This weekend was the latest edition of Paved Arts award winning Core series “Process/Failure”. The Core series is a experimental mashup of video artists (Paved) and the Saskatoon Symphony Orchestra Chamber Players (the Core). Since its huge success last year, “Process/Failure” was held over two sold-out nights.
The title “Process/Failure” speaks to two ways of appreciating the art of the evening. When presenting art and live music, there is a certain risk of failure. Many pieces presented during the evening had a tense feeling of possible failure hanging over them. To fully appreciate most of the work during the evening you also need to be aware of the process involved in making the art.
The night opened up on a lighter note with Richard Carnegie’s solo bass performance of Tom Johnson’s “Failing” paired with Reilly Forbes’ and Devin McAdam’s video. The video was a “tragic comedy of life’s unending struggles” as it followed someone (in first person) trying to control everything before him amidst chaos: shown figuratively as the protagonist chases and tidies up an elaborate tea party set up in the back of a pick up truck that rumbles through the prairies. Carnegie embraced the exciting brink of failure in a performance with his version of “Failing”. Here Richard had to play a difficult score of music all-the-while reading a monologue to the audience without skipping a beat. He tied up his performance quite well when at the end he had to improvise the rest of his speech while playing his bass. His improvisation wasn’t noticable until he admitted it.
The next performance was a collaboration between Lia Pas (SK) and Jennifer Sparrowhawk (SK). Jennifer Sparrowhawk created a dream-like, melancholy video of a woman searching the wilderness for a home that was inspired by the music itself. Lia Pas’ “A Small Piece of Sky” was haunting melody played by a Flute, Oboe, Bassoon, Viola and Double Bass. While this performance was enjoyable, it was the one piece that didn’t carry the tension of live failure and the process was typical.
The last performance of the first set was really took up the theme of Process/Failure: an Oboe, Bassoon and double Bass improvised music based on three simultaneous screenings of Gerald Saul’s 16mm movies. Let me explain, each musician was watching a separate projection and improvising music for that screen, after a while they would all switch screens. Improvising music for Garald Saul’s movies is a tricky job: they’re colorful, psychedelic and experimental. I was captivated by Saul’s 16mm movies: they were abstract with bending colour fields that trippingly came in and out of reality. The analog process of Saul’s work with damaged film, rough animation, kaleidoscoping colours is dumbfounding. The music, however, was a bit chaotic. Truly good musical improv’ is playing off of the improv’ of the other musicians. Part of me wished to see them all play to a single screen and rotate screens together.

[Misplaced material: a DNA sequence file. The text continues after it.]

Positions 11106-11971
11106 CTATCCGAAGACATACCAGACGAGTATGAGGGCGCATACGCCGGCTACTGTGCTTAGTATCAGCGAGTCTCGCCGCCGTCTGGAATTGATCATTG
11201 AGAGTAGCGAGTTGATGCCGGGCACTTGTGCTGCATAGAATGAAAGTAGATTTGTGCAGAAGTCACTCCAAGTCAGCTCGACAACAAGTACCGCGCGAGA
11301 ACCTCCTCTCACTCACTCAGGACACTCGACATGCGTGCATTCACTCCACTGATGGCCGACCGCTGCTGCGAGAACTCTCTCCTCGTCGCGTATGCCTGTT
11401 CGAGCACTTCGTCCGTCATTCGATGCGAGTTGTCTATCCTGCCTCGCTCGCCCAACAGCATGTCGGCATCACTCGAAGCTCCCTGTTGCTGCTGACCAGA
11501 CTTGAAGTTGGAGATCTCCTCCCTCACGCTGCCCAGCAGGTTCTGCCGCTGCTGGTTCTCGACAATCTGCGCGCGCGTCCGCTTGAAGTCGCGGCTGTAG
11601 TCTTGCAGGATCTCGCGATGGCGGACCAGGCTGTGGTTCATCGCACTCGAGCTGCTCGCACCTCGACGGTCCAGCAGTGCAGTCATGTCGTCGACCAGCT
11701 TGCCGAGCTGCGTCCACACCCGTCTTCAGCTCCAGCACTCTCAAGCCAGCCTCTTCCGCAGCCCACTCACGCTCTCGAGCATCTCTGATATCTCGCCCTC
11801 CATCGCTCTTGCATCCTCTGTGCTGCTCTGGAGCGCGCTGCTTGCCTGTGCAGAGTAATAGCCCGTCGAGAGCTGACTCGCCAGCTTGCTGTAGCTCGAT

There was a 20 min intermission that allowed people to visit with each other and the artists/musicians while sipping on delicious cocktails by Saskatoon’s own Lucky Bastards Distillery.
After the intermission was an intense dual performance that flirted with the aspect of Failure. While a quintet of woodwinds played Paul Suchan’s (SK) beautiful “Winter Music” Callen Diederichs was playing a looped super 8 film. What made this a tense dual performance was while the movie was playing Callen Diederichs was live editing the super 8 film. Playing, let alone editing, super 8 film is a delicate process. Diederichs made an improvised giant loop for the film to play through as he hung the film from the rafters as an impromptu spool while the film was being hand fed through the projector. As the film was playing through the loops Diederichs had the precarious job of editing the film as he cut and spliced other film into the loop. It was fascinating and gripping watching him hurriedly/carefully edit because at times it felt like things were at the brink of failure. Experiencing this live was absolutely captivating as your attention alternated from film, musicians and editor.
The last perfomance of the evening was a live triple performance. “Sinfonietta” by David McIntyre (SK) was being played by the entire Core group as Alice Teichert and Hri Neil provided the visuals. This performance was true collaboration that fully embodied the process element of the evening. Alice Teichert was creating a live painting/collage that was being filmed while Hri Neil was live video manipulating her work. What made it true collaboration was Alice Teichert was making her images inspired by the music that was being played live but also responding to Neil’s editing/manipulating of her work. Hri Neil’s job in this was extremely cool as he warped and played with the video creating something that was living and abstract out of Teichert’s sparce visuals. The Core on this was created a wall of sound of colourful sound to match the bright abstracted visuals. Tremendous!
I didn’t get around to taking any photos during the event, since I thought it was uncouth to diddle with your phone during a live and intimate symphony performance. If you want to see a few photos you can visit Paved Arts Instagram here: http://statigr.am/pavedarts
I can’t wait until the next installment of the Core series in April. If you love music and art, don’t miss it!